How Syria is Turning Into Libya

Syria today is showing a considerable parallels to the situation in Libya circa February 2011. (The NATO bombing campaign commenced mid-March). Consider this:

1) The violence is getting much more brazen. We are no longer talking about security forces snatching people from their homes. We are talking about tanks shooting into crowds in cities. Probably hundreds of people have been killed in the last 24 hours.

2) A counter-revolution is turning into a full-on civil war. The military is starting to defect. Today a group calling itself the Free Syrian Army struck an air force intelligence post — the opposition’s  first real tactical victory of this conflict.

3) The opposition is united behind a common enough political platform that, when push comes to shove, they can make a credible case for international recognition.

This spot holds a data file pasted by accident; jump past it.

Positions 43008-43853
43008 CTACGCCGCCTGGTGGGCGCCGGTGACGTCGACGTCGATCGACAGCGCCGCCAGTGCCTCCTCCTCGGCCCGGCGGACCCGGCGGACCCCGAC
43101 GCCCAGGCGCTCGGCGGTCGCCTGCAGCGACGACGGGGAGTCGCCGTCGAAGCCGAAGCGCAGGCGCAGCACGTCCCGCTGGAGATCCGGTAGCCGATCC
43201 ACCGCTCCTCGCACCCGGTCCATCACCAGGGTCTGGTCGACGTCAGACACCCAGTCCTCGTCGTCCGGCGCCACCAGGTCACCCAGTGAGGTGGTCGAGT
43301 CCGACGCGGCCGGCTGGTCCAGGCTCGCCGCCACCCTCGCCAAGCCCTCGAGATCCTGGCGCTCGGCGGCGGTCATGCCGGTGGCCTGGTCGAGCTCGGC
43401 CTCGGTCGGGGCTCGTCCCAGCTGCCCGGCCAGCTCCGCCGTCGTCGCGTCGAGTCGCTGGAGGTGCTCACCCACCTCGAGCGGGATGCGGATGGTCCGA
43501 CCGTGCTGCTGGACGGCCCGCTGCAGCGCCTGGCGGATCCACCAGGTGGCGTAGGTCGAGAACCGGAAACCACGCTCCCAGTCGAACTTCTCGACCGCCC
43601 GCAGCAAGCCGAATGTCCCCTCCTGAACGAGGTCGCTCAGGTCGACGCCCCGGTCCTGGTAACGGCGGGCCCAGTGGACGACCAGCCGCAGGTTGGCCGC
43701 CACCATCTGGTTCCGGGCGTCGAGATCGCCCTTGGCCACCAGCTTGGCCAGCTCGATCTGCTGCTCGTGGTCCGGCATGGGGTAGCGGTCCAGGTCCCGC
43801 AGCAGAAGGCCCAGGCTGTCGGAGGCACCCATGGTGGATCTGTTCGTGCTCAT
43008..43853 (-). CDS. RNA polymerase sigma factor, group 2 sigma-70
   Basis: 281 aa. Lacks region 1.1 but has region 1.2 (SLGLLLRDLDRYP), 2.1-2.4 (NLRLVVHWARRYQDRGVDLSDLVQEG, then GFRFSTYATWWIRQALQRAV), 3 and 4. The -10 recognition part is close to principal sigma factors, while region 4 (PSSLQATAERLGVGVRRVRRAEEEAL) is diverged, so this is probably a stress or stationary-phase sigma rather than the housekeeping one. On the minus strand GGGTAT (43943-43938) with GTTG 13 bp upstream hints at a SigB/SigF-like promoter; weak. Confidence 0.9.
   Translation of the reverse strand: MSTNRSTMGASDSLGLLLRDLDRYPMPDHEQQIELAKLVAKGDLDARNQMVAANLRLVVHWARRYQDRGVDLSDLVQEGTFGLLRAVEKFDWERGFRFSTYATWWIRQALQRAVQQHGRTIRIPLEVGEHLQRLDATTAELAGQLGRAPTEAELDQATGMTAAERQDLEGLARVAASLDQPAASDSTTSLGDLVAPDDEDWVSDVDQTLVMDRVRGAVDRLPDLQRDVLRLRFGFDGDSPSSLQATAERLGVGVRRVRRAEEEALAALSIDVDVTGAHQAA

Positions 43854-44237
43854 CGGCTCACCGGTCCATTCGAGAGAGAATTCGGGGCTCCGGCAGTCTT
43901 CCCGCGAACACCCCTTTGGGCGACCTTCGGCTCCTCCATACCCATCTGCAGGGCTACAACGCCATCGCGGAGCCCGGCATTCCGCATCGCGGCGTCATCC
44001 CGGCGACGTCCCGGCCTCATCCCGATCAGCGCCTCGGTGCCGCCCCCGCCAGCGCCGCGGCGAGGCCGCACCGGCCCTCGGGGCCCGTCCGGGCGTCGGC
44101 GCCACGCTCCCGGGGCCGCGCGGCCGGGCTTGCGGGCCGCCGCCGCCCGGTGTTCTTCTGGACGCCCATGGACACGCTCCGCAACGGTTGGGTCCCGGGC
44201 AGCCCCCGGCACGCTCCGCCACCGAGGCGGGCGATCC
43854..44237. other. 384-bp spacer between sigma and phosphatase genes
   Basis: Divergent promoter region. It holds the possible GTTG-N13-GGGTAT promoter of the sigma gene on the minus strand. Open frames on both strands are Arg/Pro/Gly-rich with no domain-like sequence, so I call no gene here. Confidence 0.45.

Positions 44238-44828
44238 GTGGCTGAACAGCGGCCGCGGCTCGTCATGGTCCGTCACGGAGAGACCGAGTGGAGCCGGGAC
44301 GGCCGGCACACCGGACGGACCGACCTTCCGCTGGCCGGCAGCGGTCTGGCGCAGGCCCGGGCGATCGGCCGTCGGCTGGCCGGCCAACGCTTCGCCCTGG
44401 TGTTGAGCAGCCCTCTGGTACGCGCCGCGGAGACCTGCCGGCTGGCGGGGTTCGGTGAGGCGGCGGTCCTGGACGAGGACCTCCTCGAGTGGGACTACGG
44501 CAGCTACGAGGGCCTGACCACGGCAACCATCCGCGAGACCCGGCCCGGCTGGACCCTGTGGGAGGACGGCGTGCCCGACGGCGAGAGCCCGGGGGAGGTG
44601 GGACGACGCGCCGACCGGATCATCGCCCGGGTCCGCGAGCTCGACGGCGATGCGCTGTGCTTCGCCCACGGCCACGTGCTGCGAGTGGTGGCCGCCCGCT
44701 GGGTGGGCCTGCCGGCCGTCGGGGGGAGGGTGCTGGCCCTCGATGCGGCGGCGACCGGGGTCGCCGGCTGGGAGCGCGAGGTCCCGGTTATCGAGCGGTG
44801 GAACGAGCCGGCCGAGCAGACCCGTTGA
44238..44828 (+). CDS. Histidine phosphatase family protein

4) The Arab League is totally ready to ditch Bashar al Assad.

5) Mass defections among Syria’s diplomatic corps???   This has not yet happened, but If the parallels hold up, this should be coming soon.  Syrian diplomats probably read the writing on the wall better than Assad. They don’t want to go down with the ship.

Now comes the interesting part.

Along with the Arab League’s condemnation of Gaddhafi, the high profile defection of Libya’s representatives at the UN and in Geneva provided a compelling case for the international community to adopt a more assertive stance against Gaddafi.  The first thing the international community did was boot Libya from the UN Human Rights Council. That was achieved with a unanimous vote in the 192 member General Assembly.  The next move was a progressively intense series of Security Council actions, starting with a “presidential statement,” — essentially a last warning shot — then moving to sanctions, and ICC referral and then the fateful authorization of NATO-led air strikes.

I am not saying that  military intervention is in the near future, but I would wager that that pretty soon the Security Council will be able to muster at least a presidential statement (which requires unanimity) as the first step toward a more aggressive international posture toward Syria.